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Lack of Snow Forced the Iditarod to Move Its Track

Instead of starting in Willow, Alaska, this year, the race will start 300 miles north in Fairbanks

Robert Sorlie and his team during the 2005 Iditarod race (Paul Souders/Corbis)
smithsonian.com

In 43 years, the annual Iditarod sled dog race has moved the start from Willow to Fairbanks, Alaska, exactly twice. This year is the latest. The first was in 2003, and the move was called for the same reason: not enough snow covering Southcentral Alaska. The Iditarod board of directors announced the decision this week. One of the board members told Alaska Dispatch News that he "deemed the Dalzell Gorge -- a notorious section of trail that left mushers battered and bruised last year -- “impassable” after viewing it Tuesday."

The Dispatch News reports:

He said there were exposed boulders he’d never seen in all his years of racing. Normally those are covered with snow, along with tall willows usually compacted with snow. This year you can see right through them, he said.

Typically, the roughly 1000-mile race is run on two routes — a northern and a southern one — on alternating years, between Anchorage and Nome. It starts in the first week of March with a ceremonial start in downtown Anchorage. The next day, the race restarts, usually in Willow. Fairbanks, the start this year and in 2003, is 300 miles north of Willow.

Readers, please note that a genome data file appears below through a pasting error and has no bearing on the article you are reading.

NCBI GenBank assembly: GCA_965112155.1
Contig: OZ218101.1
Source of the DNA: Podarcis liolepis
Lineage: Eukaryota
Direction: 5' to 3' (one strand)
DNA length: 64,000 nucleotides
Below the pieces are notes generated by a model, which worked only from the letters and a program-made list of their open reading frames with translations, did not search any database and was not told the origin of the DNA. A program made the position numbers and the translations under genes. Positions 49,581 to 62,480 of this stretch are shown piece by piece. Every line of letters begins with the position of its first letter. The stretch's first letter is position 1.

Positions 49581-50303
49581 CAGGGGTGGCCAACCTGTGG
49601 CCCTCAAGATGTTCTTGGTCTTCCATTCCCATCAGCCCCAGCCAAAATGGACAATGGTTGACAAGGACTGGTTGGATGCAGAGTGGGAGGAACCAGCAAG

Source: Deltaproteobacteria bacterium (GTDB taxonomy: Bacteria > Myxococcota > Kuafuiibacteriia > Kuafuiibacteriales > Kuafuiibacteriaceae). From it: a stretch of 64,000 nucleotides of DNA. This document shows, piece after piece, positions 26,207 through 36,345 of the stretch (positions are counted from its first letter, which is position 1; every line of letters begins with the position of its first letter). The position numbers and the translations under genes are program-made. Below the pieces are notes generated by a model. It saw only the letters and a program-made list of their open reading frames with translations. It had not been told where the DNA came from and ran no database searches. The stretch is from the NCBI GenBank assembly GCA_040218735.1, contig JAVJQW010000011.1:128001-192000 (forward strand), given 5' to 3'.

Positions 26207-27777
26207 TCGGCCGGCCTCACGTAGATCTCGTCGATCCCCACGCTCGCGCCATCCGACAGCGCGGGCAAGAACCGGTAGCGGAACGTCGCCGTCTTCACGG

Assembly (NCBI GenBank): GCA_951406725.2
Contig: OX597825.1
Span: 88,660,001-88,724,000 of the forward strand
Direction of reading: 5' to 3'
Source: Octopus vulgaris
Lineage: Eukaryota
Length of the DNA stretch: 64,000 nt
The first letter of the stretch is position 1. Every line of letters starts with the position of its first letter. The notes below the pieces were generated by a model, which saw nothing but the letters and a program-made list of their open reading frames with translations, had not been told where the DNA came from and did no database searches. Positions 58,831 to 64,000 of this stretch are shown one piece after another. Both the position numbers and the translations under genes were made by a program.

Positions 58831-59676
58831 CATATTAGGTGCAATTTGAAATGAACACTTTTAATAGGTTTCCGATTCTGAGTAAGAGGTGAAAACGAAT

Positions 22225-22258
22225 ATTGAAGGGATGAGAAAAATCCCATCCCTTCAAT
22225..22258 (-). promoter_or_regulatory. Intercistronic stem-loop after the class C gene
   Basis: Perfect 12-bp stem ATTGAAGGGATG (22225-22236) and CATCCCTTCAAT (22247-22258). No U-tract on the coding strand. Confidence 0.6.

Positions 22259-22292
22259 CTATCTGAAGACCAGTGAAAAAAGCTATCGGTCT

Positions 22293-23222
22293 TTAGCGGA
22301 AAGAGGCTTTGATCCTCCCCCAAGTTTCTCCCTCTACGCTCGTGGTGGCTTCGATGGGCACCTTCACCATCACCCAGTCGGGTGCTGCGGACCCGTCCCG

The change effects checkpoints farther along the trail and means that some communities that were looking forward to hosting the race along the trail are missing out. The Dispatch News writes, "The 2015 trail will include villages that have never before seen the Iditarod, including Koyukuk and Huslia, home of mushing legend George Attla."

A couple years ago, warm weather messed with the preparations for the race. Last, year the unusually rocky conditions prompted a write up at Climate.gov about the lack of snow cover. Whether the changing conditions are due to climate change hasn’t been exhaustively studied, but 2014 was the eighth warmest winter on record in Alaska. In an interview last year with Slate, musher Monica Zappa spoke about the difficulties during training: "But everybody’s in the same boat," she said. "Other mushers have even had to fly their dogs to other places to train. I can't let the weather get in my way."

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